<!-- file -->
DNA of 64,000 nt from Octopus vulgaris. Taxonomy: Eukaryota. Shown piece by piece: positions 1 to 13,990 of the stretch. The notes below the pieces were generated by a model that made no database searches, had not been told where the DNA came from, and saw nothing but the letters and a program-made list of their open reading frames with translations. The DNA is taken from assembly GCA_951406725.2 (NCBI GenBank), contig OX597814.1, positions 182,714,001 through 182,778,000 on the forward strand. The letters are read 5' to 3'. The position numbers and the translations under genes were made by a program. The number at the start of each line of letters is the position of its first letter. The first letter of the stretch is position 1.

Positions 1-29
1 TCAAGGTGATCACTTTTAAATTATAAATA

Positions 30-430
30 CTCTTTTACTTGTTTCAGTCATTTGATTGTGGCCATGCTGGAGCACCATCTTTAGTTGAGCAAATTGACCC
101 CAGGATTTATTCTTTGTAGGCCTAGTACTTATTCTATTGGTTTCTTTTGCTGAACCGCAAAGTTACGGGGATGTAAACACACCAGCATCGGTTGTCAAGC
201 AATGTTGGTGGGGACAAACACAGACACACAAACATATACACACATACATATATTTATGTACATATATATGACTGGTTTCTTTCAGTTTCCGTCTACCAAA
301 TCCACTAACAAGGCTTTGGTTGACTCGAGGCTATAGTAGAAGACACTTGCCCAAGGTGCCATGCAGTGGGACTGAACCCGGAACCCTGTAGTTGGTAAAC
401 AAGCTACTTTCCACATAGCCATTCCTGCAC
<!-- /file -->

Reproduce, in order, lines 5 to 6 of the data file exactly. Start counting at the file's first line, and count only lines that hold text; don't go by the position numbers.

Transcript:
30 CTCTTTTACTTGTTTCAGTCATTTGATTGTGGCCATGCTGGAGCACCATCTTTAGTTGAGCAAATTGACCC
101 CAGGATTTATTCTTTGTAGGCCTAGTACTTATTCTATTGGTTTCTTTTGCTGAACCGCAAAGTTACGGGGATGTAAACACACCAGCATCGGTTGTCAAGC